Ketamine may help patients with refractory migraine pain

By Liz Meszaros, MDLinx
Published January 10, 2018

Key Takeaways

In patients with refractory migraines, ketamine may ease migraine pain, at least in the short term, according to study results presented at the Anesthesiology 2017 annual meeting, held in Boston, MA.

“Ketamine may hold promise as a treatment for migraine headaches in patients who have failed other treatments,” said study co-author Eric Schwenk, MD, director of orthopedic anesthesia, Thomas Jefferson University Hospital, Philadelphia, PA. “Our study focused only on short-term relief, but it is encouraging that this treatment might have the potential to help patients long term. Our work provides the basis for future, prospective studies that involve larger numbers of patients.”

Currently, ketamine is used to induce general anesthesia, in lower doses for pain control in many conditions, and with increasing frequency for the treatment of depression. Ketamine is also known as “Special K,” a club drug known for its potent recreational hallucinogenic effects.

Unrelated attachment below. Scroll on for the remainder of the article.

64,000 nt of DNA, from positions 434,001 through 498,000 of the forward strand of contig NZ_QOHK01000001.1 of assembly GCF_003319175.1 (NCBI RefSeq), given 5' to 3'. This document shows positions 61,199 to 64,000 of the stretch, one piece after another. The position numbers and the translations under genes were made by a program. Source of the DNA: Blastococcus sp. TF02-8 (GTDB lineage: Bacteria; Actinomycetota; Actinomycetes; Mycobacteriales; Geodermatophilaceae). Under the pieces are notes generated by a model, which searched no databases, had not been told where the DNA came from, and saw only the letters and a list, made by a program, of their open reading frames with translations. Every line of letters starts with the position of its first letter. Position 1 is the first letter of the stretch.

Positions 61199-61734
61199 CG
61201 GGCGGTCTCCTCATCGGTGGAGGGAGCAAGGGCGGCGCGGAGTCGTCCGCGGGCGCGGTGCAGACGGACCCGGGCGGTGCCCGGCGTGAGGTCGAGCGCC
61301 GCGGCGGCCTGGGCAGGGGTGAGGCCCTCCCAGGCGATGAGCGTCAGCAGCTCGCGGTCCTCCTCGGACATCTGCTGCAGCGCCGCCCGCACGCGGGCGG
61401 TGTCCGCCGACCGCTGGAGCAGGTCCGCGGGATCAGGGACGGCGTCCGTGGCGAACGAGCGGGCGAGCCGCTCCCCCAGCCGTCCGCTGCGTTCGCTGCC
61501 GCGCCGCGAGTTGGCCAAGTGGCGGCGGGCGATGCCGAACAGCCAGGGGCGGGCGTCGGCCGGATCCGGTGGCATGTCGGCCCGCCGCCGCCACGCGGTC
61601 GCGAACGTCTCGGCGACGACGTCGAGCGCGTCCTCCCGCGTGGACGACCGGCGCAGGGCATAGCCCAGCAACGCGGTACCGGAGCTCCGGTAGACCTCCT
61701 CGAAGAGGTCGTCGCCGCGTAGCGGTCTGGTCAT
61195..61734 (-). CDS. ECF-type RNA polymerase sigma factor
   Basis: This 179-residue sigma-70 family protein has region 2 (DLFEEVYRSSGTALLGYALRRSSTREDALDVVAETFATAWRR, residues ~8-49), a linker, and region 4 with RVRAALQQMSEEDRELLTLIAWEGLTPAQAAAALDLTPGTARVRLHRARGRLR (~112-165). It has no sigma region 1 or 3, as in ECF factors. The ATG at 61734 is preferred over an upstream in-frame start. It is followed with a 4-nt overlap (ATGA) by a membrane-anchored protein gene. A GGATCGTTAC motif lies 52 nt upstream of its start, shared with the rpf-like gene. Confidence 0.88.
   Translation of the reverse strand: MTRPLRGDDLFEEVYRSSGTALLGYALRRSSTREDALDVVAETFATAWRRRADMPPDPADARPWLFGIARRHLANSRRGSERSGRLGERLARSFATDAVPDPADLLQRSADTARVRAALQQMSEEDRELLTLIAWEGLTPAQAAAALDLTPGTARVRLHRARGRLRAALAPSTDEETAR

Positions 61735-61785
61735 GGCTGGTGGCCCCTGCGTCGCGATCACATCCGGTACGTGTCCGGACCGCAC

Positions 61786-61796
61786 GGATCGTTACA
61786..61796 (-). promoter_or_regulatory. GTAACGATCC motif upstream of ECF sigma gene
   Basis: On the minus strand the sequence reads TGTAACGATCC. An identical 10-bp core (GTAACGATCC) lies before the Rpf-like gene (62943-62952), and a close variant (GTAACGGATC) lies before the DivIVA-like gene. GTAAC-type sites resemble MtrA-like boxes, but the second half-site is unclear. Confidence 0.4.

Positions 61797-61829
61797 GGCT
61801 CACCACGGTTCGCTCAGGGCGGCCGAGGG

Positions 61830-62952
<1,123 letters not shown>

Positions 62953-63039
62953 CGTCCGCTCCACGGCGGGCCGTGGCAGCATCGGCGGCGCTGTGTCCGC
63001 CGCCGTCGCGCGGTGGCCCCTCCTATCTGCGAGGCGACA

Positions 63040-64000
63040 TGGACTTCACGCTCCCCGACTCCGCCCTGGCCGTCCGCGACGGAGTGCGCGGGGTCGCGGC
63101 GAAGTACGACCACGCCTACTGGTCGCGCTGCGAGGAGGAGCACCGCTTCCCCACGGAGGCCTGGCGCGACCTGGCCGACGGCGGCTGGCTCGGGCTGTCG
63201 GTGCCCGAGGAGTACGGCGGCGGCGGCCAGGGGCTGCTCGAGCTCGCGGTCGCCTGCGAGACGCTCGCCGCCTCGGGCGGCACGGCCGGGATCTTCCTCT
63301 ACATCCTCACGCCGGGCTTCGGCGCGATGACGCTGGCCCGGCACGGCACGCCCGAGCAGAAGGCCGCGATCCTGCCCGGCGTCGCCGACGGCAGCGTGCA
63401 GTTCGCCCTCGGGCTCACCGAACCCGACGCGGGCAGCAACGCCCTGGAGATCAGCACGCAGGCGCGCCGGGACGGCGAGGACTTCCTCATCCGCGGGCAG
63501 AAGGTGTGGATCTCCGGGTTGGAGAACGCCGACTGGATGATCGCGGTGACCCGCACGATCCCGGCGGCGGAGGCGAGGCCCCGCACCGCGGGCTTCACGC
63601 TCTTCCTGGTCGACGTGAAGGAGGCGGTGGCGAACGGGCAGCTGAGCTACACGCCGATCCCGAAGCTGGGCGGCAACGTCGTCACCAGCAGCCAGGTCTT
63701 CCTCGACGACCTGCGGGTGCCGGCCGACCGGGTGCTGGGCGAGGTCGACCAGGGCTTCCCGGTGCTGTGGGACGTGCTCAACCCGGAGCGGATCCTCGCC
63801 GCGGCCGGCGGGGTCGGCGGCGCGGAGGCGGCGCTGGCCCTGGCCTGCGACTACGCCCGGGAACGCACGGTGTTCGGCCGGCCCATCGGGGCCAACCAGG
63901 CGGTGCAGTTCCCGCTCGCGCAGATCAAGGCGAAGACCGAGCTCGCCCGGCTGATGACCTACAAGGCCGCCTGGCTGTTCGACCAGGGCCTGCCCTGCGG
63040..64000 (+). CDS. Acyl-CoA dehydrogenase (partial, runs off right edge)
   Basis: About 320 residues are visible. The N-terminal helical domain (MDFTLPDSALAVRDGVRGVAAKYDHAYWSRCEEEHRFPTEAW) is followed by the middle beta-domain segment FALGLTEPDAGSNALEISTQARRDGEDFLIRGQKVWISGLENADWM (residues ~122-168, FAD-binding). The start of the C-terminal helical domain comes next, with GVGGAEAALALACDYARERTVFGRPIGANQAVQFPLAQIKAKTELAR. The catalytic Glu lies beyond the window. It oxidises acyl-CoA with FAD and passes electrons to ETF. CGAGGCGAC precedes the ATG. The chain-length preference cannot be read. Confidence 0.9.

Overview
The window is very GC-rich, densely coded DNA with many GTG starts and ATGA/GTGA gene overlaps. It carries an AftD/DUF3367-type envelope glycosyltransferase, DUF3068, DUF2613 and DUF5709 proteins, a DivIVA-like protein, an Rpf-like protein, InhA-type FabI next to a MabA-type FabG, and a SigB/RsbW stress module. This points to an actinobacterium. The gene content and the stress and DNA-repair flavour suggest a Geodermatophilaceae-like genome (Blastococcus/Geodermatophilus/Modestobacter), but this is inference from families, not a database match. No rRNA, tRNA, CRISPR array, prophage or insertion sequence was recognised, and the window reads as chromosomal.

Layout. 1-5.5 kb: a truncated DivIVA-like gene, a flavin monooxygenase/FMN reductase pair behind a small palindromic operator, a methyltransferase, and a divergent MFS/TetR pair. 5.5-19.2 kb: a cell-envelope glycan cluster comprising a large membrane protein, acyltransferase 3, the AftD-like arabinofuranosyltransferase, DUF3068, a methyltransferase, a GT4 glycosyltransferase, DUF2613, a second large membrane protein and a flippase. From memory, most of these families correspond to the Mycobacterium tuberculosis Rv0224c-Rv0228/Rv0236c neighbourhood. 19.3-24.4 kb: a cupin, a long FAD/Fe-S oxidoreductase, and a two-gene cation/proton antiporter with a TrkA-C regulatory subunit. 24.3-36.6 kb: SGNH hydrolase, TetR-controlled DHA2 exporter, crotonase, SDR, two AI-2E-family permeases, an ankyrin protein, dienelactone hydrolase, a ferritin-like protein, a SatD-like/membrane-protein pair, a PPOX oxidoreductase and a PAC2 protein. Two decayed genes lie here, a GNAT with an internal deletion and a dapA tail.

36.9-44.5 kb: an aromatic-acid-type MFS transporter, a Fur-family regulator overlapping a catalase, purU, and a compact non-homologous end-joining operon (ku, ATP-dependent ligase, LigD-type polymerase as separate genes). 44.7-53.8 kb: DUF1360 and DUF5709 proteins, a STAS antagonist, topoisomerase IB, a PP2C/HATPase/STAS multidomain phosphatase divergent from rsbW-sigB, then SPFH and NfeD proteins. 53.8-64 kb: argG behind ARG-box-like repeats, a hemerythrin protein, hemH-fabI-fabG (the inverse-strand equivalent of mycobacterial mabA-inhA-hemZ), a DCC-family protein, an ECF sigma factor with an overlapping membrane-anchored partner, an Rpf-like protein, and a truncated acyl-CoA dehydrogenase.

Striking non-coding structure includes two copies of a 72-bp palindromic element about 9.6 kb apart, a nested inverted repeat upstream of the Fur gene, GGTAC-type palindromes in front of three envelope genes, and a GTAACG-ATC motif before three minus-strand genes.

Migraine affects an estimated 12% of the United States population, and some patients do not respond to currently available treatments.

Dr. Schwenk and colleagues conducted a retrospective review of 61 patients admitted to Thomas Jefferson Hospital who were treated with ketamine infusions for migraine or other intractable headaches from January 2014 through December 2016.

They found that a 3- to 7-day course of inpatient treatment with ketamine improved migraine intensity in almost 75% of patients. On admission, average migraine headache pain was rated as 7.5, compared with 3.4 upon discharge. Researchers found a statistically significant difference between initial, lowest, and end pain ratings (P < 0.001). The average duration of infusion was 5.1 days, and the lowest pain ratings were achieved on day 4. Patients reached their lowest pain ratings at a mean ketamine rate of 30.8 mg/hr less than the maximum dose (1 mg/kg).

Adverse events were generally mild, and the most common were sedation (51%), blurry vision (38%), and nausea/vomiting (38%). Only one patient requested treatment discontinuation after 1 day of treatment.

According to Dr. Schwenk, a new infusion center will be opened at Thomas Jefferson University Hospital next Fall to treat more patients with headaches using ketamine.

“We hope to expand its use to both more patients and more conditions in the future,” he said.

Dr. Schwenk cautioned, however, that more studies are needed.

“Due to the retrospective nature of the study, we cannot definitively say that ketamine is entirely responsible for the pain relief, but we have provided a basis for additional larger studies to be undertaken,” he concluded.

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